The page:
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Benchmarks for a RESTful Web Service

The following benchmark tests will focus on the impact that the Monitor and Tracker search indexes have on performance.

The Monitor search index is used to index the meta data associated with every http request that invokes a service. This data is normally used to limit the number of requests that a user can make for an API and/or to create billing reports for API usage.

The Tracker search index is used to index the payload of a request invoked by any endpoint. The Tracker index is very useful for auditing transactions, troubleshooting errors, and resubmitting failed transactions.

Although very useful these indexes cause a significant performance overhead. In this article we will evaluate the performance overhead created by these indexes for a simple RESTful web service. The benchmark will measure the throughput of web service measured in transactions per second.

Test Environment & Instance Configuration

For this performance benchmarking, the test environment is as follows:

TORO Integrate

TORO Integrate was configured with a single Integrate Package containing the test script exposed as a RESTful web service for our benchmarking tool to consume.

ActiveMQ and Solr were configured as standalone instances on independent virtual machines (VM's). Both instances will have 3GB JVM heap and the rest of the configuration will be left as default.

The database used was the default embedded database, HSQLDB.

Virtual Machine Instance

Three VM's at AWS were provisioned for the test. One each for TORO Integrate, ActiveMQ and Solr. The instance specification of the VM's were Amazon EC2 compute optimized c3.xlarge.

Specification Value
CPU 4 cores
Storage 40GB SSD
RAM 7.5GB
Operating System Amazon Linux

Tomcat Configuration

In this test, we'll leave all the configuration of Tomcat as default.

JVM Configuration

In this test, the JVM opts will use the default configuration provided by TORO Integrate start up script except for the JVM Heap size. The -xmx and -xms will be set to 2G.

Test Scenario

For this performance benchmarking, we'll hit a TORO Integrate exposed RESTful web service using a widely used benchmarking tool, Apache Bench. The service will invoke a simple groovy script which returns a "Hello World" json response.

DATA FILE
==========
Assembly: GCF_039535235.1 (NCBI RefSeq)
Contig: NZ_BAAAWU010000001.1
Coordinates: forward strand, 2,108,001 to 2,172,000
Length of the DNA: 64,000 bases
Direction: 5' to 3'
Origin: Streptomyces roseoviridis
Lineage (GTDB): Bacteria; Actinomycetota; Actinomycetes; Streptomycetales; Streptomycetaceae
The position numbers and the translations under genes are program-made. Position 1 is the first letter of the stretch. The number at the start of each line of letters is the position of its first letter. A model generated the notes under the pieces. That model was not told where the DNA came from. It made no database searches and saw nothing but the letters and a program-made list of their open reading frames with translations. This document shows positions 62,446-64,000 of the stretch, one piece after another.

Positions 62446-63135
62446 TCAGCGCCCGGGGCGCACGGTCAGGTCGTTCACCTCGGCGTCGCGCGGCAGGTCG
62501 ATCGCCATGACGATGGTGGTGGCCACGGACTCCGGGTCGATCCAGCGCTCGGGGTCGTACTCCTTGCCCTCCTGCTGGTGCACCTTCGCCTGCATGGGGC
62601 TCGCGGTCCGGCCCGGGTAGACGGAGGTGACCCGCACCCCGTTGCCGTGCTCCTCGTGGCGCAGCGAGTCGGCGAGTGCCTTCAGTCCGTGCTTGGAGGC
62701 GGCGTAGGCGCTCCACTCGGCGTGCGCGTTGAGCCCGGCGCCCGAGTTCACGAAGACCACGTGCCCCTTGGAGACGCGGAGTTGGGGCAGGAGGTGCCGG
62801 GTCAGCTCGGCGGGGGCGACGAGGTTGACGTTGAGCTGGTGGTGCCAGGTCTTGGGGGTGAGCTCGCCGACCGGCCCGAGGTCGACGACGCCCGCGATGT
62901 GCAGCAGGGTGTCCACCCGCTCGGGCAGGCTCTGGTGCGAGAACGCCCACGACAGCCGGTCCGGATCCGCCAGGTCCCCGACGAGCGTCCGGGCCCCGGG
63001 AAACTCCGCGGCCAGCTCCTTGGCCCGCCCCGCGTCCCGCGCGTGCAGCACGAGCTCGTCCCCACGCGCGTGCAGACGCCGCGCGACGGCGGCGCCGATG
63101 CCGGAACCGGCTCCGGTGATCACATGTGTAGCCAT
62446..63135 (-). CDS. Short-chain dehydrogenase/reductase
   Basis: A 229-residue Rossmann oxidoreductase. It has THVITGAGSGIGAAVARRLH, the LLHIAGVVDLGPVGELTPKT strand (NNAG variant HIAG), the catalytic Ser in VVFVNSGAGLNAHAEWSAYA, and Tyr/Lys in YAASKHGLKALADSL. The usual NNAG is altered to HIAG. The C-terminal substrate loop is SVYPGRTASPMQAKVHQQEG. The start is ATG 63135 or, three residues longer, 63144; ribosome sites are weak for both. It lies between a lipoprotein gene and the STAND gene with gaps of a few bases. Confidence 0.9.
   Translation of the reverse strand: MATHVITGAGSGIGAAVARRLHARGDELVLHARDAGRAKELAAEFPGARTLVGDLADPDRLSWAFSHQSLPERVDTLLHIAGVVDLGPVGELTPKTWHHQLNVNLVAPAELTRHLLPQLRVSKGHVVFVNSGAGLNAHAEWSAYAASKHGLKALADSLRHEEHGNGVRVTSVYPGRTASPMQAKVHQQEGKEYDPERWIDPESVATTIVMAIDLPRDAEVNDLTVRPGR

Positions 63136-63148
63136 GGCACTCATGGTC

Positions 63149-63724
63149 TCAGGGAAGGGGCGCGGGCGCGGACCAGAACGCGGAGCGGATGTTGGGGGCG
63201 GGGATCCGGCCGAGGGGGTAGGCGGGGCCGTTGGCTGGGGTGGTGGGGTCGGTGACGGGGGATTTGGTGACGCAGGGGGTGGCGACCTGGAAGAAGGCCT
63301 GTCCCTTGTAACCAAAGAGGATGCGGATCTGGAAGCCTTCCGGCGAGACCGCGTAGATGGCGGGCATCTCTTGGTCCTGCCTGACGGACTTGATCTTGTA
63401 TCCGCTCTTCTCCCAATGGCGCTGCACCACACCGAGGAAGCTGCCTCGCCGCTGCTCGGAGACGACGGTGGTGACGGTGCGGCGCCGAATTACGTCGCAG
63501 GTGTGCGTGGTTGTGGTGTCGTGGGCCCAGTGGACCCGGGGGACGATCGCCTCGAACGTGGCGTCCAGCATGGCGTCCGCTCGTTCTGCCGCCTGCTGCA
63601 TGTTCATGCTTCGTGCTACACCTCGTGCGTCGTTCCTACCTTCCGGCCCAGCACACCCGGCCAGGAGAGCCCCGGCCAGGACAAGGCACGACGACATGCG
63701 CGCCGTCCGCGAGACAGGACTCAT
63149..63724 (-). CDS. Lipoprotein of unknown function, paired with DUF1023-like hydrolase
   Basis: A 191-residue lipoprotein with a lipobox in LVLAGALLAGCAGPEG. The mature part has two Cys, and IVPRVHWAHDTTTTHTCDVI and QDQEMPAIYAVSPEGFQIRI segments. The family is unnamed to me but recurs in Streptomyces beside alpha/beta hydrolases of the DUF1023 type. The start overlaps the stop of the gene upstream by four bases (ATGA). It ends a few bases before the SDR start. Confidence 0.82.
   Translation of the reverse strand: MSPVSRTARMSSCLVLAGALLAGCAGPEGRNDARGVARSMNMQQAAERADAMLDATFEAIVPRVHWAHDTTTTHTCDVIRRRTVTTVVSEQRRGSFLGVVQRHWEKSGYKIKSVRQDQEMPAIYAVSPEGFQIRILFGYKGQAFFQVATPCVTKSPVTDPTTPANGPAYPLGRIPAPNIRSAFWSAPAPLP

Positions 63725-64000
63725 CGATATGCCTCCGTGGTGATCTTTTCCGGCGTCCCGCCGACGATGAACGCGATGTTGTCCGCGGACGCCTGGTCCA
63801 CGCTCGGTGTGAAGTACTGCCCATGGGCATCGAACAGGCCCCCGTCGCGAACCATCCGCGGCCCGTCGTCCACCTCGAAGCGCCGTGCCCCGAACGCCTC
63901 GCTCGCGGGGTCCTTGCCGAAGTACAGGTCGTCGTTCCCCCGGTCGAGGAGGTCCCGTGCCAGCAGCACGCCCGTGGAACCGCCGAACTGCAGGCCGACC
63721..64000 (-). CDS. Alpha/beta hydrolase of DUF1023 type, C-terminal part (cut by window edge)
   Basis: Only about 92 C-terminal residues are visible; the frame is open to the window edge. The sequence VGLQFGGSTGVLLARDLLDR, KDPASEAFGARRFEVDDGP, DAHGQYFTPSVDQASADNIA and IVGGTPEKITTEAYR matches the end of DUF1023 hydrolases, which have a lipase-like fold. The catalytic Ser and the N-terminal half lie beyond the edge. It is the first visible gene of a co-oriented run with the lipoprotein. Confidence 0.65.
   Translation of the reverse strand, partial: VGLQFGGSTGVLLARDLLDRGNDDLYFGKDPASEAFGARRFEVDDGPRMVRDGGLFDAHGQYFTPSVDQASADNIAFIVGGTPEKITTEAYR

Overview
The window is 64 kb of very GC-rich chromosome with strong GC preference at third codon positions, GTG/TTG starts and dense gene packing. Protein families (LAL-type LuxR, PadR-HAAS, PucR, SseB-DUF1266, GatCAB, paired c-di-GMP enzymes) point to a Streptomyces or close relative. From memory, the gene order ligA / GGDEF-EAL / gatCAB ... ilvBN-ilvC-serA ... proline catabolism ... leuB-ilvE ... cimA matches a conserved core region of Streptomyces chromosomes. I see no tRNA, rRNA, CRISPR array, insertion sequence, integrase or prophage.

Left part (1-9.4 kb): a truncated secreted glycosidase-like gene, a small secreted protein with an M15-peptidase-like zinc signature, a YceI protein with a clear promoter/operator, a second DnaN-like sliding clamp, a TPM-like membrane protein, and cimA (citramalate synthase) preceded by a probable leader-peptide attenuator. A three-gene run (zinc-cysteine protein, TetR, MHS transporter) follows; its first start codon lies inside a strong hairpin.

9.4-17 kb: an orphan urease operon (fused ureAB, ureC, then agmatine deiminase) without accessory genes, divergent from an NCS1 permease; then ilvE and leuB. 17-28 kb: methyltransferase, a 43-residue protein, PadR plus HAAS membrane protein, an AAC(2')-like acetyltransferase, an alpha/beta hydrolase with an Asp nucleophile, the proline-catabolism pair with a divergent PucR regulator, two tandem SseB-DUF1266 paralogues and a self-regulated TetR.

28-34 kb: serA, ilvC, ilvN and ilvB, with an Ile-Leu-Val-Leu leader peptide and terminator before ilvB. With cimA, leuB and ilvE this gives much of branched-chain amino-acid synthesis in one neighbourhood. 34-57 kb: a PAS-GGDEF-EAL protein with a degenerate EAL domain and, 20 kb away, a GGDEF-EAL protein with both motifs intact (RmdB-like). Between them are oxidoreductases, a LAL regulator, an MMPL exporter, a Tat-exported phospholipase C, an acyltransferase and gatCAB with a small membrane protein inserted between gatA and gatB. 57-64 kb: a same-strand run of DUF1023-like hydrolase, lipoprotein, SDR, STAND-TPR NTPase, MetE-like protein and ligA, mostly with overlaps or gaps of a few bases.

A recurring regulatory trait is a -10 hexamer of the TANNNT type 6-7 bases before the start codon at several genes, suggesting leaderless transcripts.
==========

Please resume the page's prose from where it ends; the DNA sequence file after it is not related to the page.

In this performancing benchmarking, we will test the following four test cases:

  • Tracker feature turned on while Monitor feature turned off
  • Tracker feature turned off while Monitor feature turned off
  • Tracker feature turned off while Monitor feature turned on
  • Both Tracker and Monitor feature turned on

Note

Unlike Tracker which can be turned off through Application Properties, Monitor on the other hand is turned off by default if there are no monitoring rules set.

Test Script

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import io.toro.integrate.core.api.APIResponse
import org.springframework.web.bind.annotation.*

@RestController
@RequestMapping(value = 'examples-services', produces = ['application/json', 'application/xml'])
public class Bambi {

    @RequestMapping(value = 'sayHello', method = [RequestMethod.GET])
    public APIResponse helloworld() {
      return new APIResponse('Hello World')
    }
}

Reponse

The REST service response will be a 52 bytes of json file with the following content

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{
    "result": "OK",
    "message": "Hello World"
}

Test Procedure

In this test, the load generating client, Apache Bench, will reside in the same machine as TORO Integrate. The four test cases will each execute the steps laid out in this test procedure.

Request URL: GET /api/examples-services/sayHello

Concurrent Users: 150

Number of request: 20000

Benchmark Invocation iteration: 5